“I don’t think I would be where I am today if I hadn’t been able to find this building,” Reed said. “I walked in these doors not knowing my direction, and they gave me a compass.”

Reed is now a diversion specialist and peer-recovery coach at PACE, a job she started last year after working at Goodwill Industries. She counsels those who were incarcerated for substance abuse, serving as an alternative to visiting a parole officer. PACE also offers career development programs, which can combat recidivism by helping people rebuild their lives. 

Another program, the Hoosier Initiative for Re-entry, works with local organizations like PACE, filling the gaps caused by smaller groups’ limited resources. HIRE also finds jobs for the formerly incarcerated independently.  

Each year, more than 20,000 inmates are released from prisons in Indiana, but one-third of them return to the prison system within three years, according to the Indiana Department of Workforce Development. That figure increases to 60% among those who are unemployed. 

This level of recidivism can be daunting for inmates looking to escape the prison system. It can also be expensive because each prisoner costs taxpayers around $20,000 annually, and the average sentence for Hoosier inmates is 7.8 years.

Prison sentences foretell economic hardship for people like Reed because many businesses refuse to hire candidates with felonies. This is especially true for people who spend time in jail early in their lives. 

The U.S. Bureau of Labor Statistics reports about one-third of the men born between 1980 and 1984 who served a sentence longer than five months and were released after age 18 had secured a job within the first few weeks of their release from prison. After a year and a half, that figure had increased to only a little over 50%.

Because employment is a challenge for former inmates, HIRE helps them find jobs. Created in 2012, the state-funded program has placed people in the food, production and construction industries among others. HIRE director Carrie Heck said the program’s goal is to help people make better lives for themselves. 

“The population we serve is often overlooked when opportunities arise, so we are here to help advocate for those clients,” Heck said. 

HIRE works with individuals to define career paths, Heck said. It offers Department of Labor and university certification training that can enable their clients to acquire the skills needed to pursue a career field. She said it also works to improve clients’ soft skills and match them with a business when they are ready to enter the job market.

Thousands of businesses work with HIRE, Heck said, and the number is growing. Her team established contact with 286 additional businesses in November 2020. Meanwhile, 52 members of its incarcerated clients were secured work pre-release, meaning they had jobs lined up before they left the facility gates. The average hourly wage earned by former program participants in November was $12.44.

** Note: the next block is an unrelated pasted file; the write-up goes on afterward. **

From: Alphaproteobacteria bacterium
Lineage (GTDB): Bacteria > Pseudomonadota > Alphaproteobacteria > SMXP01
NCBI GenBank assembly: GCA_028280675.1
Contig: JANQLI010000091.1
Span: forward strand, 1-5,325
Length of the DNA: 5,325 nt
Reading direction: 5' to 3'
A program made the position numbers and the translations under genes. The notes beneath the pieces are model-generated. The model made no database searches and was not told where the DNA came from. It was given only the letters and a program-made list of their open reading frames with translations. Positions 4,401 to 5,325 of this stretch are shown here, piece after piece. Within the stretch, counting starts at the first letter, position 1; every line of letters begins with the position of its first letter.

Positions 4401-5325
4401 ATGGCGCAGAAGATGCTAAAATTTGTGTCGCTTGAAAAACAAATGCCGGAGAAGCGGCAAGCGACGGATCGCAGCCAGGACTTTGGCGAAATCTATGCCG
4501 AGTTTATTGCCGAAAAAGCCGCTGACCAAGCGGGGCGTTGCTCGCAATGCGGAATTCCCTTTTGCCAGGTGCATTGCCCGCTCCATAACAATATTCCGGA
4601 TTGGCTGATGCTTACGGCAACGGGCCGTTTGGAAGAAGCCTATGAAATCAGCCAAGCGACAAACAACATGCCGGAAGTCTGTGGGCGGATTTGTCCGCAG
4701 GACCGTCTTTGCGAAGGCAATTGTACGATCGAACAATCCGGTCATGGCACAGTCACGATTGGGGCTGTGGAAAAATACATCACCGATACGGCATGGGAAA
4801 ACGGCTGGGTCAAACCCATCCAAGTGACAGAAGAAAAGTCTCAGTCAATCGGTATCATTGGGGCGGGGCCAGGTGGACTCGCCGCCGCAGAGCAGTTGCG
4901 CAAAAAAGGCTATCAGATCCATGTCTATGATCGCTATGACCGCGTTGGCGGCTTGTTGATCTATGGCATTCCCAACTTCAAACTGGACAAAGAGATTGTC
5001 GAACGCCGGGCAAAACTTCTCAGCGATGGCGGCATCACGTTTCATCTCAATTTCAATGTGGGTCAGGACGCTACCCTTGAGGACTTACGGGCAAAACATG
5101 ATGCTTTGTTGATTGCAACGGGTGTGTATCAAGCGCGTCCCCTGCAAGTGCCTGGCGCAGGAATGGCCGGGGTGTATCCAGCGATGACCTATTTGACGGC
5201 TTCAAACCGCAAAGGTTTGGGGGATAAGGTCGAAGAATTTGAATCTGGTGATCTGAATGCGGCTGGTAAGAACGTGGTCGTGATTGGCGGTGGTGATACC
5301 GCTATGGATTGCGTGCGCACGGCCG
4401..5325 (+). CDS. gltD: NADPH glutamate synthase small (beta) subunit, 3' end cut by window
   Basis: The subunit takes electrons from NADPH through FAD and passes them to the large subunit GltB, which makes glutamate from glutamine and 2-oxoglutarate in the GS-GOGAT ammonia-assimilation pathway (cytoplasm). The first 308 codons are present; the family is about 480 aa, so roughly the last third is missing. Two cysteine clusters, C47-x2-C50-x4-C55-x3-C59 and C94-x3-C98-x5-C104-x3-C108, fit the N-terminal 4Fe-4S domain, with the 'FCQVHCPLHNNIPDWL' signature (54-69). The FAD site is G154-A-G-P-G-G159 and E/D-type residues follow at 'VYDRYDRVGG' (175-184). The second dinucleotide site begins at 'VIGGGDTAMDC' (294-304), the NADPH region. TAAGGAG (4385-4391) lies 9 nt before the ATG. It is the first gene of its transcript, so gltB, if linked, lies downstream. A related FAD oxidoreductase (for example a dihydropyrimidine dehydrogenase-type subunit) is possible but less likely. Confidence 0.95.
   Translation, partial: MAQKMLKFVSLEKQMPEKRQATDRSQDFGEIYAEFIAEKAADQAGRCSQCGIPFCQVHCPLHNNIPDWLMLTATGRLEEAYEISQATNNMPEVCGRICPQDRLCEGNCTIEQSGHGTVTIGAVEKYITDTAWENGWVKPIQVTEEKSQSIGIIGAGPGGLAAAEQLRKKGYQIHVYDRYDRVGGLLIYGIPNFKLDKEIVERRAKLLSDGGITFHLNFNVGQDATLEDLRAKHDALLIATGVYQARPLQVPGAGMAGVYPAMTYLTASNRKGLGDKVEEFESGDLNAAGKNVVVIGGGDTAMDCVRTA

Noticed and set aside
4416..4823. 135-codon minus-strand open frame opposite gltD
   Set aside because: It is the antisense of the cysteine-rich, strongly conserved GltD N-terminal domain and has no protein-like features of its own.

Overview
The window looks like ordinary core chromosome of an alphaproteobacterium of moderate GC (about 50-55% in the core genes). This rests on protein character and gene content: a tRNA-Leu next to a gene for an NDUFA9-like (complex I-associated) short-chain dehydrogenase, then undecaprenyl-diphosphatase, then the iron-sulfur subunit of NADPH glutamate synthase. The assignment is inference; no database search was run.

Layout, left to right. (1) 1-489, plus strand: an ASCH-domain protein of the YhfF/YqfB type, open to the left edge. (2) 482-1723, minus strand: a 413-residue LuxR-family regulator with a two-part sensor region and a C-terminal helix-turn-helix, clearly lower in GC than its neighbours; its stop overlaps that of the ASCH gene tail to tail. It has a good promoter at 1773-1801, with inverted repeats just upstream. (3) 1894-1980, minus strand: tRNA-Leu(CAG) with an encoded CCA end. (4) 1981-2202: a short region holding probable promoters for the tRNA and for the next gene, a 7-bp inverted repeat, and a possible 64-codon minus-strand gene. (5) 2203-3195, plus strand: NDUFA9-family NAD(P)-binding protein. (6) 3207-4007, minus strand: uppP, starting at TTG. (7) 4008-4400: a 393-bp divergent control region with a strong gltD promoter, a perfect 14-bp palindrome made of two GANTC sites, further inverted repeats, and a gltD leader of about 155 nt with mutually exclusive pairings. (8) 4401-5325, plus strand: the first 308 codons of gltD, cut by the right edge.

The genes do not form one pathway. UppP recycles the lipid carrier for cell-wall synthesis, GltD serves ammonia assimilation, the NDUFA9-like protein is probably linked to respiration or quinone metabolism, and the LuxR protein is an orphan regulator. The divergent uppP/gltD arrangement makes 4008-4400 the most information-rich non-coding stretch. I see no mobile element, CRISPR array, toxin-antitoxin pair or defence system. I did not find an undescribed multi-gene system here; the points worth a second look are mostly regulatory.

Businesses that work with HIRE may be eligible for Federal Bonding, a theft insurance program, and the Work Opportunity Tax Credit, which gives tax credit to employers who hire those who regularly face obstacles when seeking employment. 

During COVID-19, much of HIRE’s work has been in the virtual format. They have recorded lessons on interviewing and resume building for in-facility clients. They have also facilitated virtual job fair opportunities for incarcerated people. 

To seek help from HIRE, Hoosiers should reach out to their local HIRE coordinator or email HIRE@idoc.IN.gov.

Programs like HIRE and PACE have proven themselves effective. Yvonne Smith, director of employment services at PACE Indy, said that only about 6% of the people who come through PACE end up back in prison. But while fighting recidivism is important, she also said encouragement is key. 

“We spend time building them up—we put hope back into them. We treat them as viable individuals that can do it,” Smith said. 

Despite the presence of entities such as HIRE and PACE, success is never guaranteed for people like Reed. After spending time at the Madison Correctional Facility and the Indiana Women’s Prison, she said she felt unsupported, but PACE offered a welcoming and accepting environment. Their staff didn’t judge her for her past, and they worked to get to know her and every other client, she said.

“Here it didn’t even matter that I was a felon. All that mattered was that I was a person looking for help,” Reed said.

PACE helped Reed with her substance abuse problem, she said. Its Advancing Your Career program helped her build a resume and cover letter to prepare her for uncomfortable conversations with potential employers about her felony. Finally, PACE helped her forgive herself.     

“I started gaining some confidence in myself, and that shame of my past was being taken away,” Reed said. “I don’t have to be ashamed of what I’ve done in the past. Am I proud of it? No, but this is me moving forward and trying to give something back.”

Isaac Gleitz is a reporter for TheStatehouseFile.com, a news website powered by Franklin College journalism students.